Dried meadows can serve as floodplains for nearby rivers, allowing waters to spill out and provide forage and spawning areas for fish during high flows. Floodplain meadows are valuable habitat for ground-nesting birds and other species that depend on the river.

The Value of Slowing the Flow

As human settlements expand, people often wish to make use of every acre. That typically means that they want either land that is solid and dry enough to farm or waterways they can navigate by boat. To create those conditions, humans remove floating logs from streams and install drains to draw water off of fields and roads as quickly and efficiently as possible.

But covering more and more land surface with barriers that don’t absorb water, such as pavement and rooftops, means that water flows into rivers and streams more quickly. Rainfall from an average storm can produce an intense river flow that erodes the banks and beds of waterways. And as climate change fuels more intense storms in many places, it will amplify this destructive impact.

Some developers limit this kind of damaging flow by using nature-based engineering principles, such as “ponding” water to intercept it and slow it down; spreading flows out more widely to reduce the water’s speed; and designing swales, or sunken spots, that allow water to sink into the ground. Beaver wetlands do all of these things, only better. Research in the United Kingdom has documented that beaver activity can reduce the flow of floodwaters from farmlands by up to 30%.

Beaver meadows and wetlands also help cool the ground around and beneath them. Wet soil in these zones contains a lot of organic matter from buried and decayed plants, which holds onto moisture longer than soil formed only from rocks and minerals. In my wetland research, I have found that after a storm, water entering the ground passes through pure mineral sand in hours to days but can remain in soils that are 80%-90% organic matter for as long as a month.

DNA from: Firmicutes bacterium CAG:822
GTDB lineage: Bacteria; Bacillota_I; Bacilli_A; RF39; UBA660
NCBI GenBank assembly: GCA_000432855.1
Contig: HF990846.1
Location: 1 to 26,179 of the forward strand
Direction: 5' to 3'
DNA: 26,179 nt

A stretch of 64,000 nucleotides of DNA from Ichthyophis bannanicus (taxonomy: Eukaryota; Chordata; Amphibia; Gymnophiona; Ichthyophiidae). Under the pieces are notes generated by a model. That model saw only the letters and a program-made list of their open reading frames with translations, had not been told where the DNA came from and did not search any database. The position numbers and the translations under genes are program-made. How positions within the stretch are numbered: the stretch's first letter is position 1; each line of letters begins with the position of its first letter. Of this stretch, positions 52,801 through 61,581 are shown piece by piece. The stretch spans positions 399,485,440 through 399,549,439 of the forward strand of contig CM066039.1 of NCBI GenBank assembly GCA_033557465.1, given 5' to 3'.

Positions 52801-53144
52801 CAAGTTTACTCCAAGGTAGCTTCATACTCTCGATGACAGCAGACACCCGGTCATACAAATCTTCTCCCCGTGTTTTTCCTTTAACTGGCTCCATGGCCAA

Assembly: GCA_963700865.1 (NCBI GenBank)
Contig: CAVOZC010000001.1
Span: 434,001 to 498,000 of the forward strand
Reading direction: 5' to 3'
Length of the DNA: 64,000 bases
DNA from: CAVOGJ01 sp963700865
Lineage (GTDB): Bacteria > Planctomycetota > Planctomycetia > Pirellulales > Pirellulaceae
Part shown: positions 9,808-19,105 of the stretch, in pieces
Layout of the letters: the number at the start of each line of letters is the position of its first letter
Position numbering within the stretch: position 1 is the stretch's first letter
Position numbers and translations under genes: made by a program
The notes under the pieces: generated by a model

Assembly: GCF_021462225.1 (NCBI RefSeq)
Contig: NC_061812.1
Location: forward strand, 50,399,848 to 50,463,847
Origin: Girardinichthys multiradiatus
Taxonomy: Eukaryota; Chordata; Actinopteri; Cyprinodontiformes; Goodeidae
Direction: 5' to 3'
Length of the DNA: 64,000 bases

Cool, wet soil also serves as a buffer against wildfires. Recent studies in the western U.S. have found that vegetation in beaver-dammed river corridors is more fire-resistant than in areas without beavers because it is well watered and lush, so it doesn’t burn as easily. As a result, areas near beaver dams provide temporary refuge for wildlife when surrounding areas burn.

Making Room for Beavers

The ecological services that beavers provide are most valuable in zones where nobody minds if the landscape changes. But in the densely developed eastern U.S., where I work, it’s hard to find open areas where beaver ponds can spread out without flooding ditches or roads. Beavers also topple expensive landscaped trees and will feed on some cultivated crops, such as corn and soybeans.

Beavers are frequently blamed for flooding in developed areas, even though the real problem often is road design, not beaver dams. In such cases, removing the beavers doesn’t solve the problem.

Culvert guards, fences and other exclusion devices can keep beavers a safe distance from infrastructure and maintain pond heights at a level that won’t flood adjoining areas. Road crossings over streams that are designed to let fish and other aquatic animals through instead of blocking them are beaver-friendly and will be resilient to climate change and extreme precipitation events. If these structures are large enough to let debris pass through, then beavers will build dams upstream instead, which can help catch floodwaters.